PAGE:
- A 2009 report by the ACLU and the Rights Working Group documented racial and ethnic profiling in 22 states and under a variety of federal programs.
- A 2008 report by Yale Law School researchers (commissioned by the ACLU of Southern California) found that black and Hispanic residents were stopped, frisked, searched and arrested by Los Angeles Police Department (LAPD) officers far more frequently than white residents, and that these disparities were not justified by local crime rates or by any other legitimate policing rationale evident from LAPD’s extensive data.
- Racial Profiling and Immigration Enforcement:
- Programs like the 287(g) program, the Secure Communities program and informal partnerships between state and local police and federal immigration authorities actively shift the responsibility of enforcing civil immigration laws to state and local law enforcement agencies. The Obama Administration has greatly expanded some of these initiatives, Secure Communities in particular. While the Administration claims that its priority is to target and remove dangerous convicted criminals who pose a threat to our communities, these programs lack meaningful safeguards against racial profiling and have instead been used to disproportionately harass, question, abuse and detain individuals perceived to be Latino or Hispanic for minor offenses, some of whom are U.S. citizens and lawful permanent residents.
- Anti-immigrant state laws such as SB 1070 in Arizona and copycat laws in Alabama, Georgia, Indiana, South Carolina and Utah require police officers to check the status of anyone believed to be undocumented and have led to a climate of pervasive racial profiling. Despite the Department of Justice’s lawsuit against Alabama’s law, the Department of Homeland Security continues to operate 287(g) and Secure Communities in that state, as well as in jurisdictions found by DOJ to engage in biased policing.
- Recent data on Secure Communities shows that Latinos are disproportionately targeted by the program; though Latinos comprise 77% of the undocumented population, they comprise 93% of those arrested through Secure Communities.
- Racial Profiling Post-9/11:
- Following the tragic events of September 11, 2001, the U.S. government implemented counterterrorism programs and policies that profiled mostly Muslim, Arab, Middle Eastern and South Asian individuals. The trend of profiling these communities has grown, as seen in recent reports that reveal the large-scale surveillance of select ethnic communities by federal or local law enforcement agencies.
- Through Freedom of Information Act litigation, the ACLU has uncovered that the FBI has been conducting mapping and surveillance on individuals based on their race, ethnicity, national origin, religion and political activities.; For example, the FOIA documents reveal surveillance of African-American communities in Georgia, Chinese and Russian communities in San Francisco, and Muslim communities in Michigan.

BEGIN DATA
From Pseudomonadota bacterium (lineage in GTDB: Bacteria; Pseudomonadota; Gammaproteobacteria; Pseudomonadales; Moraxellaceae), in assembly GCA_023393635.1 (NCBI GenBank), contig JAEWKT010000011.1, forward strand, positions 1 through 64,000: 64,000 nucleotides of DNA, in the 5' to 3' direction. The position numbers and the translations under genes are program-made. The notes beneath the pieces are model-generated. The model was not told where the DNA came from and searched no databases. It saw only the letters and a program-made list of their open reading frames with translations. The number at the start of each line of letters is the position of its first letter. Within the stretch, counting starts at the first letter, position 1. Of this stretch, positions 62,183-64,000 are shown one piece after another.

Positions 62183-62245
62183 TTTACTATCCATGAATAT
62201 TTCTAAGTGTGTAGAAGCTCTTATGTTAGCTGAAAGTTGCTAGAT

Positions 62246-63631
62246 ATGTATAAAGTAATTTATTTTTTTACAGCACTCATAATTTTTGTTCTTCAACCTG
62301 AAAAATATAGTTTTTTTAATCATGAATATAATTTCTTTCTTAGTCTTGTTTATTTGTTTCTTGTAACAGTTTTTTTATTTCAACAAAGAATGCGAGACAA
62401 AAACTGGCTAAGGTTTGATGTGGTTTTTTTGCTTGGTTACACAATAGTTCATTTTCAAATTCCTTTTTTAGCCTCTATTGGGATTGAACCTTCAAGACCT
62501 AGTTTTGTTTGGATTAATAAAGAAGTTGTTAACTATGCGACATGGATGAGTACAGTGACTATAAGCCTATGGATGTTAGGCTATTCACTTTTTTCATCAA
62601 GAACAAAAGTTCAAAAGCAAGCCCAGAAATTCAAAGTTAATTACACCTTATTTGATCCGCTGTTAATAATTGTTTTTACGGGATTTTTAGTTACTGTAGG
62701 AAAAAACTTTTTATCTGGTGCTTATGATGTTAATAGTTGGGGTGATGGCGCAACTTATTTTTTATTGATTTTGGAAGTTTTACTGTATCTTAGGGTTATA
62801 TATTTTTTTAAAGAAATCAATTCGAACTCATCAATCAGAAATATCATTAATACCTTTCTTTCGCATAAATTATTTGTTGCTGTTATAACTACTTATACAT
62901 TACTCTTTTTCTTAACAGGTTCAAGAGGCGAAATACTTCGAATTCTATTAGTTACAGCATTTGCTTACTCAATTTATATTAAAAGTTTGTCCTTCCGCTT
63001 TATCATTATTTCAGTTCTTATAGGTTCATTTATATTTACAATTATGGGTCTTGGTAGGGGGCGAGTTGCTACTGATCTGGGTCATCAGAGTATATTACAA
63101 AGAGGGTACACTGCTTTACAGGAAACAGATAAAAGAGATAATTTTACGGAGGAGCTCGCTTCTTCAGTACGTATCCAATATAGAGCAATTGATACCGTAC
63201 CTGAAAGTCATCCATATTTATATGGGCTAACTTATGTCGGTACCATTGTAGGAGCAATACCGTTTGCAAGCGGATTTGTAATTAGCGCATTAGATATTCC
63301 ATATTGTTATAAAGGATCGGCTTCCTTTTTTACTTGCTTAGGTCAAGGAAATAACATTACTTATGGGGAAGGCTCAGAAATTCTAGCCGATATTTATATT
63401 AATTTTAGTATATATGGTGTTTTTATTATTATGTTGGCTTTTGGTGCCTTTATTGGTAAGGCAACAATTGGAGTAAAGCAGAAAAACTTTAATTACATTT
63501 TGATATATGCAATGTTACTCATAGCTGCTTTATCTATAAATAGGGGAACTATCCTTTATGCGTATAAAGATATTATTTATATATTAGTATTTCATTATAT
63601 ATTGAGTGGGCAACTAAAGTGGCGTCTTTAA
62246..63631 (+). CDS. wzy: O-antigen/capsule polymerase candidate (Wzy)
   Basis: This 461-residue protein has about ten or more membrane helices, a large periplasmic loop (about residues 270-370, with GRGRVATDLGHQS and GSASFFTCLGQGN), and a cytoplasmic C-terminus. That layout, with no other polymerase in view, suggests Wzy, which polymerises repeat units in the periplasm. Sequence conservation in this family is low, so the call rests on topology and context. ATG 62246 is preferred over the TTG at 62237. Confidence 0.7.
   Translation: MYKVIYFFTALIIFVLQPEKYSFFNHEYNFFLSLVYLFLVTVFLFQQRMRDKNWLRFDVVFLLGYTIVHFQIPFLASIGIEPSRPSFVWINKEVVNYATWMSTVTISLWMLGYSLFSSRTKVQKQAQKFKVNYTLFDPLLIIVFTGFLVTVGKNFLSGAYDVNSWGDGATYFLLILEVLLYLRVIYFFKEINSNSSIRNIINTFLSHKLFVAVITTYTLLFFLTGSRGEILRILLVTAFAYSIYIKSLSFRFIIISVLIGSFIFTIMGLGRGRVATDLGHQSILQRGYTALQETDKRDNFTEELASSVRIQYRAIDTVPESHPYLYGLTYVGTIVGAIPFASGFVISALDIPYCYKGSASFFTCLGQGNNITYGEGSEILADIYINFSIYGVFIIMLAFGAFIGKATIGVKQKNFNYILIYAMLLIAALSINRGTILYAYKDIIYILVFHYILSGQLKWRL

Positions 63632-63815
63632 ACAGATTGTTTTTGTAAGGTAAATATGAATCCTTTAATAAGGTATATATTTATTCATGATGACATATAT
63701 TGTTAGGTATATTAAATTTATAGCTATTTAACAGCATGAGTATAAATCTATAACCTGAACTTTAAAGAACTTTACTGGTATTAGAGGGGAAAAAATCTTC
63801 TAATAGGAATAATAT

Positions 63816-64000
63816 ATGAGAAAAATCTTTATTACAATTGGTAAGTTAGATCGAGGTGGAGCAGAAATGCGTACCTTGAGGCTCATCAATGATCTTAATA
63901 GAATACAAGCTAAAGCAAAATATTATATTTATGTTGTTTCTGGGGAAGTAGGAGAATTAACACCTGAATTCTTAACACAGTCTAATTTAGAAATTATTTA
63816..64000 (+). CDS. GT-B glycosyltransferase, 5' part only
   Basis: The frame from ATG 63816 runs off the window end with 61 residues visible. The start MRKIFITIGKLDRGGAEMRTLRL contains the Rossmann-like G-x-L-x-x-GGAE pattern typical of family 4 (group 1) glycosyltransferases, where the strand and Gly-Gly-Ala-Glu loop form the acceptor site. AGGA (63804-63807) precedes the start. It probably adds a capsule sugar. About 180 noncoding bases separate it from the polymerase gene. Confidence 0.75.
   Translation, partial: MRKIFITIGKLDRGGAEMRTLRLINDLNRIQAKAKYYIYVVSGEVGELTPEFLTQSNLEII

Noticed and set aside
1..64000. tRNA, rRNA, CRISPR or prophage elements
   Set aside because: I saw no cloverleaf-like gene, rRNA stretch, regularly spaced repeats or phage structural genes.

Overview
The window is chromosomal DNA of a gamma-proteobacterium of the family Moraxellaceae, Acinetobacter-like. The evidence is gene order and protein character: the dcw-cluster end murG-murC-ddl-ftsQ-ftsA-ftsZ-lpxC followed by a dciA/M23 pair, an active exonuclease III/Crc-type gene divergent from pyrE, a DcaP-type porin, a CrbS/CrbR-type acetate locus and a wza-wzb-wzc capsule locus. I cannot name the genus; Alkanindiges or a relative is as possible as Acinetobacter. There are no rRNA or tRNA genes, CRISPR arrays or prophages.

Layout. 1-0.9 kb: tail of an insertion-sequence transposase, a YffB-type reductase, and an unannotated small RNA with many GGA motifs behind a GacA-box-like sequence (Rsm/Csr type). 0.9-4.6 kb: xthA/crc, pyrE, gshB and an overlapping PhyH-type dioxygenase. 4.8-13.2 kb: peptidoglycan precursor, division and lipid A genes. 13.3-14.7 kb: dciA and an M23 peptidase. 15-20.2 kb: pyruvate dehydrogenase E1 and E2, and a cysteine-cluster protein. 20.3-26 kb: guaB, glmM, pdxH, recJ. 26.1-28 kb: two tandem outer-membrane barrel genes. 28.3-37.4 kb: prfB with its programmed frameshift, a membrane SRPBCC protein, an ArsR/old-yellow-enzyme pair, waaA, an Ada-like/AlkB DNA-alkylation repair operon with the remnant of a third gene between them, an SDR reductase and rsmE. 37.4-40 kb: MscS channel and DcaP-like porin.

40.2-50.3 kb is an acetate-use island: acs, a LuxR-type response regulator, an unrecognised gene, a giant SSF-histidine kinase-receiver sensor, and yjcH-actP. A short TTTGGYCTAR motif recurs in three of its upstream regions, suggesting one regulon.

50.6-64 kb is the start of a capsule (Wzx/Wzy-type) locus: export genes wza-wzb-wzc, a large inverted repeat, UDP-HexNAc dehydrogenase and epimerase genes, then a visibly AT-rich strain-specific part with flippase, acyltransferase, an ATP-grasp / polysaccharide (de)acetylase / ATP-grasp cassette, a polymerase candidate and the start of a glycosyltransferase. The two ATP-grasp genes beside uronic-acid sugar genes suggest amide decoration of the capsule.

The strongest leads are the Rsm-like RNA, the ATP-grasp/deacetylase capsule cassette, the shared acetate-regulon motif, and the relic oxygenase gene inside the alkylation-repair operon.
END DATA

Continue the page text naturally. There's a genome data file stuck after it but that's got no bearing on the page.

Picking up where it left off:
- Recent reports also reveal large-scale surveillance and targeting of Muslim communities in New York and throughout the eastern seaboard by the NYPD.
Racial Profiling Is an Ineffective Law Enforcement Practice
- “Hit rate” reports of traffic stops and searches show that people of color, including African Americans and Latinos, are no more likely, and very often lesslikely, to have drugs or weapons than whites. Even government agencies have documented the ineffectiveness of relying on race as a proxy for criminal activity.
- An analysis of the data collected during 2008 under the Illinois Traffic Stops Statistics Act revealed that minority drivers were more than twice as likely as white drivers to be the subjects of consent searches, but that police were significantly more likely to find contraband in the vehicles of white drivers (the contraband “hit rate” was 24.37% for white drivers compared to 15.14% for minority drivers).
- Members of Muslim, Arab, Middle Eastern, Sikh and South Asian communities have been singled out for very intrusive questions, invasive searches and lengthy detentions at airports and border, partly due to terrorist watch lists rife with errors. Often, agents separate children from their families during these interrogations, intimidate innocent individuals with guns and threatening demeanors, and hold individuals for hours absent reasonable suspicion or probable cause. Policies proclaiming to weed out potential terrorists that have relied on racial and religious profiling have not demonstrated clear counterterrorism benefits.
- A 2001 Department of Justice report found that, although blacks and Latinos were more likely to be stopped and searched by police, they were less likely to be in possession of contraband. On average, searches and seizures of white drivers yielded evidence 17 percent of the time, compared to only 8 percent of the time for black drivers and only 10 percent of the time for Latino drivers.
- A 2000 GAO report on the activities of the U.S. Customs Service found that, among U.S. citizens, black women were nine times more likely than white women to be x-rayed after being frisked or patted down. Nevertheless, black women were less than half as likely as white women who were U.S. citizens to be found carrying contraband.